Perspective

Pedestrian injuries spike after time change

Friday, October 1, 2021by  PEMCO Insurance

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​The switch to standard time is coming a bit later than usual this year – Nov. 7 – but the extra days will do little to prepare drivers and pedestrians for what's historically the most dangerous week of the year to travel on foot.  

In a now-classic study, Carnegie Mellon University researchers found that pedestrians walking during the evening rush hour are three times more likely to be struck during the week following the time change than they were the previous week.  

As drivers and pedestrians adjust to darker evenings, accidents begin to drop by December. Still, each year, the time change costs approximately 200 pedestrians their lives, according to the Insurance Institute for Highway Safety.

GettyImages-1254778015.jpg Pacific Northwesterners can expect their first standard time sunset around 4:42 p.m. on Nov. 7 as compared to 5:43 p.m., the final daylight time sunset on Nov. 6. 

How to stay safer during the time-change adjustment 

 The coming weeks call for added vigilance on the part of both pedestrians and drivers. Even though you're getting an "extra" hour of sleep with the change to standard time, any disruption in sleep patterns can impact attentiveness. Consider adjusting your bed time by 10 minutes a day in the week leading up to the time change. 

Here are some other good places to start:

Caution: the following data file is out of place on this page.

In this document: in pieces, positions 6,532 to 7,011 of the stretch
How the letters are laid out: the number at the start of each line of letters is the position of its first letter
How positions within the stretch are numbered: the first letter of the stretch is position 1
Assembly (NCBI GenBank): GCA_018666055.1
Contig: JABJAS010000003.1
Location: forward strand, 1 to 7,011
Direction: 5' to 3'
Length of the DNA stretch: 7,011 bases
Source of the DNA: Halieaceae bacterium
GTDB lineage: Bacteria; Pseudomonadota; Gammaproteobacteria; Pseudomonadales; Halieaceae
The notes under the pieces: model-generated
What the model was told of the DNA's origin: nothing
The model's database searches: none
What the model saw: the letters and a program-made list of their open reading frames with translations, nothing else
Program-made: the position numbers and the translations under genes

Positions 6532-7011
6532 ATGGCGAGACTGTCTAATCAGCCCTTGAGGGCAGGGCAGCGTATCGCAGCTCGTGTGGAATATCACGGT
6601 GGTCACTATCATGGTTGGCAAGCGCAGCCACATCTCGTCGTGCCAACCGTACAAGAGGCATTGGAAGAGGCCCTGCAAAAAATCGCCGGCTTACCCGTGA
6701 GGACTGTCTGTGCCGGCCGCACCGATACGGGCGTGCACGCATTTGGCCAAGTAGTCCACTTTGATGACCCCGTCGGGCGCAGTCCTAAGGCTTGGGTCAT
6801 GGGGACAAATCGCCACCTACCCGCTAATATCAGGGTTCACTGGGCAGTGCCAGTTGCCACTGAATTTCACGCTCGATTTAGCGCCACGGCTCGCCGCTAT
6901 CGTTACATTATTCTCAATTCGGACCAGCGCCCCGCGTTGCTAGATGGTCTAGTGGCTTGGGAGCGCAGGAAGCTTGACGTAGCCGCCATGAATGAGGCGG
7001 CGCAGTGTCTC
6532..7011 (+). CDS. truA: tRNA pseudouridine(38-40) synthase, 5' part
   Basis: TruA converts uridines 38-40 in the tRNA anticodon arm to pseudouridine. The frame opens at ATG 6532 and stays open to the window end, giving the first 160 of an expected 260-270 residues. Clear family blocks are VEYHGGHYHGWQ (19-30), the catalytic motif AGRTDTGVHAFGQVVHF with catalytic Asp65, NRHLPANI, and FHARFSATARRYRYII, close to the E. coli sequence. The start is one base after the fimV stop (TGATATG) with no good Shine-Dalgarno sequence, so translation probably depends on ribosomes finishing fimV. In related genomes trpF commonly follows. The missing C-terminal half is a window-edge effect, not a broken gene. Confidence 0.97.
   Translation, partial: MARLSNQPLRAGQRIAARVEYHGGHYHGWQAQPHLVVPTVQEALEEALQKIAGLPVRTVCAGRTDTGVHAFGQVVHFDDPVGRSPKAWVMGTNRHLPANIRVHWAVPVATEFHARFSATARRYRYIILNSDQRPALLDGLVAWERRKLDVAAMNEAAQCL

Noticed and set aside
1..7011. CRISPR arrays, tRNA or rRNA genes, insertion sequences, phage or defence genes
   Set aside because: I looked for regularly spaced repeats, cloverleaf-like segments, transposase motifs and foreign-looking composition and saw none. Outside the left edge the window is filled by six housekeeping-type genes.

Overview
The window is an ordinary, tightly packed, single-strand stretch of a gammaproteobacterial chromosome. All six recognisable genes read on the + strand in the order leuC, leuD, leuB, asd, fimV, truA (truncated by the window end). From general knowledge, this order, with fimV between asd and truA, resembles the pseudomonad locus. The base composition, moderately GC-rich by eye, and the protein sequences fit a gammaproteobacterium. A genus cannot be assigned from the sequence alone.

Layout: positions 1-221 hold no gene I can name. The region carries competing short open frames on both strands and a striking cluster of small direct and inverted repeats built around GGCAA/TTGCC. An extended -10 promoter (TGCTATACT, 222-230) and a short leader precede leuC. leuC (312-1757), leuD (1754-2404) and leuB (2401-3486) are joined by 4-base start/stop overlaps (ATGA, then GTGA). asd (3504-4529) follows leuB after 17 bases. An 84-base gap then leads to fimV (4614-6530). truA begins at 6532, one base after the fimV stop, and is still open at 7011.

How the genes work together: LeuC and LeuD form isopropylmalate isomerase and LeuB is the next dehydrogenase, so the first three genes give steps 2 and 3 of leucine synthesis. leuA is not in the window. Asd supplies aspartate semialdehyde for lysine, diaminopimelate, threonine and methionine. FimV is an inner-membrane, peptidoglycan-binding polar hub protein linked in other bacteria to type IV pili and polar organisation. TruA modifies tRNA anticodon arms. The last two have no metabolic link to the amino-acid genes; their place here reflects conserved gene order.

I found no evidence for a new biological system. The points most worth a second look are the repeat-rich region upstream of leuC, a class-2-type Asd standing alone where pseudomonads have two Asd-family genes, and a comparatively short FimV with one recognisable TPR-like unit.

For pedestrians 

  • Leave earlier for discretionary walks. Whether you're walking for exercise or taking the dog out, shift your routine so you're out during daylight hours. 
  • Beware of cars making right turns. Drivers looking left for traffic may not notice that you've entered the crosswalk on their right. 
  • Make sure traffic has stopped before you enter a crosswalk, even though the signal has changed. 
  • Turn down earbuds so you can clearly hear traffic approaching. 
  • Don't use your phone to text, read or talk. 
  • Walk with your head up and avoid temptation to "beat the light" by stepping into the intersection with seconds to spare.  
  • Dress in light colors, put reflective tape on your jacket and consider wearing a headlamp or carrying a flashlight. 
  • Opt for routes with sidewalks. If none are available, walk facing traffic. 
  • Know the pedestrian "rules of the road." 

For drivers 

  • Keep headlights clean and replace yellowed or oxidized headlights. Drivers who fail to see pedestrians are a major cause of pedestrian accidents. 
  • Don't rely on your car's emergency braking and pedestrian-detection features. Tests of their effectiveness have been mixed, as this unsettling crash dummy video from AAA demonstrates. You can read AAA's full report here. 
  • Resist the urge to "do a good deed" by stopping and waving on pedestrians mid-block or for whom the crossing signal hasn't yet changed. Drivers behind you won't be expecting you to stop, and oncoming drivers won't anticipate a pedestrian suddenly emerging on their side of the road. 
  • Stop well in front of crosswalks. You'll help other drivers realize a pedestrian is crossing. 
  • Don't overtake a stopped vehicle. Chances are, it's stopped for a pedestrian. 
  • Slow down in dark or wet conditions, particularly around schools. 
  • Know the law when to stop (and remain stopped) for pedestrians in Washington and Oregon

Pedestrian safety is not only important when adjusting to the time-change, but also year round. We're proud to support community efforts like the UW Harborview Injury Prevention and Research Center's INSIGHT Program by providing scholarships for low-income students to participate. For the past two years, their summer sessions for students have specifically focused on pedestrian safety with the goal of informing efforts to prevent pedestrian fatalities.

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